Barbara Chase-Riboud at the Philadelphia Museum of Art

Barbara Chase-Riboud at the Philadelphia Museum of Art

Barbara Chase-Riboud, Confessions for Myself

Barbara Chase-Riboud, Confessions for Myself (1972); bronze, paint, and wool; 120 x 40 x 12 in.; base (semicircle): 44.5 x 23 in.; University of California, Berkeley Art Museum and Pacific Film Archive; purchased with funds from the H.W. Anderson Charitable Foundation; photo courtesy of the Philadelphia Museum of Art

Barbara Chase-Riboud has never been a part of the contemporary craft community. What makes her seem kin is her long friendship with Sheila Hicks (both are Yale graduates and for a time both lived in Paris) and, even more, the textile components of her imposing black bronze or polished bronze sculptures.

Chase-Riboud, a Philadelphia native now based in Italy who is also a poet and novelist, is featured in a solo show at the Philadelphia Museum of Art (through January 20, 2014) consisting of sculptures and black-and-white drawings dating from the ’60s to the last decade. On display elsewhere in the museum (and part of its collection) was Chase-Riboud’s columnar bronze sculpture dedicated to the late Anne d’Harnoncourt, director of the museum until her sudden death in 2008.

The show is titled “The Malcolm X Steles,” and although not all the sculptures come from that 13-work series, most consist of a frontal bronze relief that is vaguely figurative in its proportions and almost fractal in its surface character. Below the narrow plates, hollow tubes, and crimped volumes of the metal — made by working flat on sheets of wax and casting a unique object directly — is a long expanse of black wool or ecru silk or synthetic silk. This “skirt,” the story goes, was Hicks’ suggestion of a way to cover the “legs” of the sculpture. But since Chase-Riboud is black, it has a poignant precedent in the raffia or reed additions on African masks. She joins clumps of yarn in large, loose overhand knots, or drapes long wrapped cords as thick as a thumb, or plaits threads into narrow braids.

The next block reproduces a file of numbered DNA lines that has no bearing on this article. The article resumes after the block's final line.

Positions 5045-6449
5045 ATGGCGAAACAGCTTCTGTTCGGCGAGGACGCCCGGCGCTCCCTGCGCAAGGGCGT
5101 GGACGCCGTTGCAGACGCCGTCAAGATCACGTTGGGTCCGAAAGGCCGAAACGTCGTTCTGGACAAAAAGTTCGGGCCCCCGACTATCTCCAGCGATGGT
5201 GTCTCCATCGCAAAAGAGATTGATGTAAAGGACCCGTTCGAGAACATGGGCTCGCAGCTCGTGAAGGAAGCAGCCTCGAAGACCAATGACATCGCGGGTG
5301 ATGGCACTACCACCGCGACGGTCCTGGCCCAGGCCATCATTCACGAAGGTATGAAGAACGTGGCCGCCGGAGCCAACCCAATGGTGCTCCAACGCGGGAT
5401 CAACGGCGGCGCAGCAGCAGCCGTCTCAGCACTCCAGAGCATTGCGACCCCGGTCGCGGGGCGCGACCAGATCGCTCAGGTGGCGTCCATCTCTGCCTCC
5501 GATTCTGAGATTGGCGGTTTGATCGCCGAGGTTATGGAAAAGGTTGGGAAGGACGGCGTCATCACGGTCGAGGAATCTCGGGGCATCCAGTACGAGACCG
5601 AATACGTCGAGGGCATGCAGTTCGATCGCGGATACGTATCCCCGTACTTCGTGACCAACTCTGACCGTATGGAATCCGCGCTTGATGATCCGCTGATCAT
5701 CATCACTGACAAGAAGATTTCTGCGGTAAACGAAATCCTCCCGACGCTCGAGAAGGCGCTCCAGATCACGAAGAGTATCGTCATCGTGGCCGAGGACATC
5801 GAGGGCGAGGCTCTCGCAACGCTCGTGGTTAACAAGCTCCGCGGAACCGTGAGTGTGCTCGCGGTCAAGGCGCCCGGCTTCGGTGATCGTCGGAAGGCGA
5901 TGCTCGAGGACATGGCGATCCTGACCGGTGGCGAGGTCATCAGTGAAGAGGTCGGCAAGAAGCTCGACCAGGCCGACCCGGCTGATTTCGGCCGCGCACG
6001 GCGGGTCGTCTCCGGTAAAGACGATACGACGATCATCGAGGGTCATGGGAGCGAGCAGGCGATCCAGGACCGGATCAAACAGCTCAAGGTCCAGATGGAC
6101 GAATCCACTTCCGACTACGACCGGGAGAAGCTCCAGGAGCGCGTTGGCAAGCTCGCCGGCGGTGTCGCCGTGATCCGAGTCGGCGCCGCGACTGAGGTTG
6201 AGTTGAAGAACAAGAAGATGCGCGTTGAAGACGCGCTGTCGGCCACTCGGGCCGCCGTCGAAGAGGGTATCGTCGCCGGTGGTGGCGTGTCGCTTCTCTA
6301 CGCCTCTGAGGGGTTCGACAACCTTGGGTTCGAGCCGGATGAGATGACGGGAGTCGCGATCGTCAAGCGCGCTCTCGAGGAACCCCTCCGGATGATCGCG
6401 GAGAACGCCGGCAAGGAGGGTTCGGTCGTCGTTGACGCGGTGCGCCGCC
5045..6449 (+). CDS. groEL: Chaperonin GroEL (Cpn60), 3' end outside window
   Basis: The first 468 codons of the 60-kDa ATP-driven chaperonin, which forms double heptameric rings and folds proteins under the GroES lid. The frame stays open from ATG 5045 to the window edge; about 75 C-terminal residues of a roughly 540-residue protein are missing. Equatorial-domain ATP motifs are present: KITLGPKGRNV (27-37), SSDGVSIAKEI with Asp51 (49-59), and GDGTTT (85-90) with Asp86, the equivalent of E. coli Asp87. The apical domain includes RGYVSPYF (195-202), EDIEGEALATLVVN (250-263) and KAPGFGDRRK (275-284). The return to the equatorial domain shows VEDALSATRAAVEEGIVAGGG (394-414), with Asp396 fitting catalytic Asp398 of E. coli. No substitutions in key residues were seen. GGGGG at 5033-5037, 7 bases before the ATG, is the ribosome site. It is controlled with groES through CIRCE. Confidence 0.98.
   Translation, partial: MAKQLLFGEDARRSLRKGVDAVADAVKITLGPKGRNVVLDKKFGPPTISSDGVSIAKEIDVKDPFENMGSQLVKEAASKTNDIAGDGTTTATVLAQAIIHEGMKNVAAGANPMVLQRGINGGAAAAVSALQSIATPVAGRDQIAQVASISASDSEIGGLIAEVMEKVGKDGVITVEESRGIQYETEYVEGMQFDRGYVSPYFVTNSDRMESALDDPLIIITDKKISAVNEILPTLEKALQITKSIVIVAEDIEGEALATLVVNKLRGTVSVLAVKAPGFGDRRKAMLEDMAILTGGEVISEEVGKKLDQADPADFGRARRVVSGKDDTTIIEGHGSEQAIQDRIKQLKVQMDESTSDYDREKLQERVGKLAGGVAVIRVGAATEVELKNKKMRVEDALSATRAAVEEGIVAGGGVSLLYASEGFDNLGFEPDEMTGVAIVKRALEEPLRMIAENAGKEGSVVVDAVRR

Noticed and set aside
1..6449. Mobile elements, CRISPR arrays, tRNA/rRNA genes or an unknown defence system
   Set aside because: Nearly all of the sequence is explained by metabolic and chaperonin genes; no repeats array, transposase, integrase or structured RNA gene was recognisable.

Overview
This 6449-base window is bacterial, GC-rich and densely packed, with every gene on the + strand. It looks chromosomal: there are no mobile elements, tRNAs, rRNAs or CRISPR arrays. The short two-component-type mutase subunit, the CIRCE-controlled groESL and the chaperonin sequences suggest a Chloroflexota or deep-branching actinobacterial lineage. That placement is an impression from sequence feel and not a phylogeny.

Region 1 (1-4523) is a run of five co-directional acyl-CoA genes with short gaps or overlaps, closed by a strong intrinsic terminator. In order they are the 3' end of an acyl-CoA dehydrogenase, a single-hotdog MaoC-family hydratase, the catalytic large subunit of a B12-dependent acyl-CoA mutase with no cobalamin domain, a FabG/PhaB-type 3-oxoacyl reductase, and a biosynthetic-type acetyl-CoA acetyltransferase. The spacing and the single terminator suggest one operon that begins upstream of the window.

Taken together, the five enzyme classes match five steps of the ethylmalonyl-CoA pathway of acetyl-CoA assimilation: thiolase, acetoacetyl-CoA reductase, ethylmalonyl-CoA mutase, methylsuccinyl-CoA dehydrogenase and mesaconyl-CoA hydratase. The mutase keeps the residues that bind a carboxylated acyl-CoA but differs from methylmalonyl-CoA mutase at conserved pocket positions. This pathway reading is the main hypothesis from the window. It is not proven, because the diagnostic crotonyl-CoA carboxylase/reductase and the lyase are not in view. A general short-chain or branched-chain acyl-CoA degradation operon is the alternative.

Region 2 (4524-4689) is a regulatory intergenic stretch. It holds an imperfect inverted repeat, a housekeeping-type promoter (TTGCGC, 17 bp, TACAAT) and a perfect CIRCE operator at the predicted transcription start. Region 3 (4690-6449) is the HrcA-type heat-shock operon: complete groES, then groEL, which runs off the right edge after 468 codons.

Each monumental work has a distinctive character: one is broad, another more open in structure, one is all verticals, and in another the black metal and wool are interrupted boldly (with a white wrapped cord) and gently (with fragile linen ties). There is no obvious progression in tone or detail or, for that matter, mastery. Chase-Riboud seems to have known what she was after from the beginning.

The Malcolm X series, named in honor of the civil rights leader slain in 1968, began in 1969. Chase-Riboud returned to it in 2003-08. Malcolm X #2 (1969) is a horizontal rectangle of black bronze with a lustrous surface resembling slate or leather, from which falls a curtain of black wool, bundled with a row of large overhand knots, and one rope-like pair. Malcolm X #11 (2008) employs polished bronze along with silks that are glimpsed through openings in the metal and pour down in a great variety of forms and arrangements.

A favorite of mine is the 10-foot-tall Confessions for Myself (1972), which might be a figure in a cape. Vertical elements of black bronze at the top turn to multiple horizontals — the angularity suggesting shoulders or elbows — and then back to verticals. Wool emerges at center just below a rectangular “heart” box. Wrapped cords sweep downward elegantly, while the lower fiber elements are arranged in multiple knots, in passages of thin braids resembling cornrows, and two distinctly brown and nappy loosened braids. Scattered clips of dark metal crimp the wool. It is a strikingly powerful sculpture, and especially impressive that a woman would use such a dominant form to refer to herself in those days. Hard and soft, contained and flowing, unified yet complex, massive and brazenly frontal, Chase-Riboud’s sculptures have lost none of their meaning or memorability.

Janet Koplos is co-author of Makers: A History of American Studio Craft, published by the University of North Carolina Press.